By Daniel C. Houston
The U.S. Postal Service announced Thursday it intends to close its Waco processing and distribution center as part of a broader effort to answer the declining consumer demand for first-class mail.
Waco’s mail-processing operations will move to a distribution center in Austin pending congressional approval to lengthen the delivery period for first-class mail to two to three days, according to Waco Postmaster David Sanderson.
The Postal Service would not consolidate the two facilities until May 15 at the earliest.
“We have to do something to stay in business in order to continue to serve our customers and provide mail coverage, which is important to the United States,” Sanderson said. “By consolidating in this way, we are able to stay in business and not become a burden on the taxpayers, because currently we do not receive any tax dollars and are self-supporting.”
The Postal Service projects closing the Waco facility would result in annual savings of $7.6 million. Although Sanderson said the closing would reduce personnel costs, all 200 full-time employees at the distribution center would remain employed with the Postal Service in various capacities.
“Unless they choose to retire or choose to do something different, our contracts require us to do something else with them,” Sanderson said. “Some of them may go to Austin to work there, some of them may go to delivering mail, and that kind of thing.”
Sanderson said the facility personnel would be able to fill roles that are currently performed by other staff working overtime, leading to an overall decrease in personnel costs. He said they would also save money in operating costs if the facility closes.
All retail post office locations in Waco — including the Baylor mail center in the Bill Daniel Student Center — will remain in operation. Teresa Mosley, director of mail services at Baylor, said she does not anticipate any significant inconveniences if the distribution center closes.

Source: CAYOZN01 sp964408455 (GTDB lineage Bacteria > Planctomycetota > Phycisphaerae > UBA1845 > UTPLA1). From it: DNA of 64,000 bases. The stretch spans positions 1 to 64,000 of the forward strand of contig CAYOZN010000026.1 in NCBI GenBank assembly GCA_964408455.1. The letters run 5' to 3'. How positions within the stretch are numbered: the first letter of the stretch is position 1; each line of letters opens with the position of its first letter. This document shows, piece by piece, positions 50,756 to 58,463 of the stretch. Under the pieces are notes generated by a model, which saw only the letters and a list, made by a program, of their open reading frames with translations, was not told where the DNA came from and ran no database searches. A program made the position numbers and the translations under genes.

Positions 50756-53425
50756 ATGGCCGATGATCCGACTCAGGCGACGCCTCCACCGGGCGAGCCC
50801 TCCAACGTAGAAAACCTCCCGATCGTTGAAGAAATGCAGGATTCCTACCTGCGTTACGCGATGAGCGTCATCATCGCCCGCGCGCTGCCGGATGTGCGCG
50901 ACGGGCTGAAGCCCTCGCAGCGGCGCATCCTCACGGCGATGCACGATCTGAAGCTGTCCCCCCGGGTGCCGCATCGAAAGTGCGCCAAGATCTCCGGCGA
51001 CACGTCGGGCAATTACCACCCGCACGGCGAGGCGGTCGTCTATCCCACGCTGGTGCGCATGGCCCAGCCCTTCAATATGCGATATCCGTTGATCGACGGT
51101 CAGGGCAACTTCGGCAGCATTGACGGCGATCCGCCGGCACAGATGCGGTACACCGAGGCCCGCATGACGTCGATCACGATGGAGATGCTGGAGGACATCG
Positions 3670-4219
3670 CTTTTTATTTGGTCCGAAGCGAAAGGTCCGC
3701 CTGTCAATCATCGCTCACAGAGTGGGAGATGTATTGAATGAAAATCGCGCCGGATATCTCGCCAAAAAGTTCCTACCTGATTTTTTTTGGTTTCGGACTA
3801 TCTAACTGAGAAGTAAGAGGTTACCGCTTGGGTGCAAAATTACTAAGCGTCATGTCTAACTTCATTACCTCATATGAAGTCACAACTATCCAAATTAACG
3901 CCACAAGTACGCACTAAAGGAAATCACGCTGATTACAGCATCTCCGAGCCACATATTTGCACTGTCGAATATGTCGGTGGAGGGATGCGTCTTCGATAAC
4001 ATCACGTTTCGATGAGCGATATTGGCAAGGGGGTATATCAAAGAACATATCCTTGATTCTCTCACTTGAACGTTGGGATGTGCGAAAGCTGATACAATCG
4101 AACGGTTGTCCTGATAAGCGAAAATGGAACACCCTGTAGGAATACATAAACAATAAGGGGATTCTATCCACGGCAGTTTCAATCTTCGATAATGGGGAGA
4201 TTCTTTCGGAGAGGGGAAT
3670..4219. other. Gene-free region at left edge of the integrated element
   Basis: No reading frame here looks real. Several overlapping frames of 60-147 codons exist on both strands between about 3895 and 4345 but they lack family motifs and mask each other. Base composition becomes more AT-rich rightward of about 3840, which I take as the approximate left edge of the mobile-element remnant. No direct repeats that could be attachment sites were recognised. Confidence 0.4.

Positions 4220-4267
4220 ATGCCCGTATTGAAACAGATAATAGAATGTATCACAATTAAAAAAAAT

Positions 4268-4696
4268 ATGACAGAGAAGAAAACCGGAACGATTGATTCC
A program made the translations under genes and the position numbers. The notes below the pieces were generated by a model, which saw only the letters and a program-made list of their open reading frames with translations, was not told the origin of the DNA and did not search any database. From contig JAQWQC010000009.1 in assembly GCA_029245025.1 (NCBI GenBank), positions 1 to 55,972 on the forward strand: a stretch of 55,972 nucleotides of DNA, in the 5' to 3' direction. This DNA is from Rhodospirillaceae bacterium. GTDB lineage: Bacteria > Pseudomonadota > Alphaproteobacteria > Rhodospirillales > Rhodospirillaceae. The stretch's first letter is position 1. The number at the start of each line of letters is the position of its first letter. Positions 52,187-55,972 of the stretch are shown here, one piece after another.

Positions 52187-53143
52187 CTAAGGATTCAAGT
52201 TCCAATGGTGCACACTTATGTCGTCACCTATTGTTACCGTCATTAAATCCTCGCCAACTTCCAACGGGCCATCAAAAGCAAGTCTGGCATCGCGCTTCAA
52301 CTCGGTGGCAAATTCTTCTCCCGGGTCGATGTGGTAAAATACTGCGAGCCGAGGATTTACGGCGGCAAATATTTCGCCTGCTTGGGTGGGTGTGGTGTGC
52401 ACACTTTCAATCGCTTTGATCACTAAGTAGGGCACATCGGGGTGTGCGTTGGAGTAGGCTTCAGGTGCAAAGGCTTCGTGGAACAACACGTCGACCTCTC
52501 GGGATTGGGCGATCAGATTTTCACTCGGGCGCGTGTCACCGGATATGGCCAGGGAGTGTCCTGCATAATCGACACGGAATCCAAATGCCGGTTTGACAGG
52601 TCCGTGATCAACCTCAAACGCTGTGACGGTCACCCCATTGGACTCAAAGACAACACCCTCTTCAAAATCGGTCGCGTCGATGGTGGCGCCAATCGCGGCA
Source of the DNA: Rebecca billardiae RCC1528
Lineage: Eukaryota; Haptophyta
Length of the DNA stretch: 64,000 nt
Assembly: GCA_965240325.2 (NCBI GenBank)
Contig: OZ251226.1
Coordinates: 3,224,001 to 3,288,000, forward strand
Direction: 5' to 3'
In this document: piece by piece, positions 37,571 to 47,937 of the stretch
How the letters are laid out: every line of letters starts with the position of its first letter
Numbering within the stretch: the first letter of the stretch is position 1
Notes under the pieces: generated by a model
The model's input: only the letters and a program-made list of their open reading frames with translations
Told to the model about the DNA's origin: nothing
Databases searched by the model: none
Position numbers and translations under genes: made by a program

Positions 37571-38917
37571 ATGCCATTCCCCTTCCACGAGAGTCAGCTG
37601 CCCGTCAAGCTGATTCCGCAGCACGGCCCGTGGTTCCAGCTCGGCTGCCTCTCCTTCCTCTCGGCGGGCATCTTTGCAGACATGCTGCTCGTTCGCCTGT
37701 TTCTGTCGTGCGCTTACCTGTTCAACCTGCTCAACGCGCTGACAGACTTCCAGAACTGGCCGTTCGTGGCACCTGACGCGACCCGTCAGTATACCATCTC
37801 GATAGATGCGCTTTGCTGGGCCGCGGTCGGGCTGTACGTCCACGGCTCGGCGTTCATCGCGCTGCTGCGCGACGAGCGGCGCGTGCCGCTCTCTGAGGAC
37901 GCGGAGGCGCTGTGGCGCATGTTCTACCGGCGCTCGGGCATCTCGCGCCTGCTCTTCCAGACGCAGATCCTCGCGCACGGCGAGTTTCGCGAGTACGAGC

“From what we’ve been told,” Mosley said, “it’s not going to affect the pick-up times, and it should not affect the delivery here on campus.”
If the Waco facility closes, Mosley said, students should submit mail to the center sooner, since the Postal Service would likely take longer to process the mail from Austin.
The Postal Service has not yet informed Mosley how or where the Baylor mail center would pick up the mail in the morning if the Austin distribution center takes over the responsibility.
Currently, Baylor staff drive to the Waco distribution center in the morning and return with the mail. Mosley said it is not yet clear whether the Austin location would bring the mail to Waco or where it would be picked up.
First-class mail volume has decreased by 25 percent since 2006, according to the Postal Service.
In total, the service plans to consolidate 223 mail processing plants across the country, which it estimates will allow savings of $2.1 billion.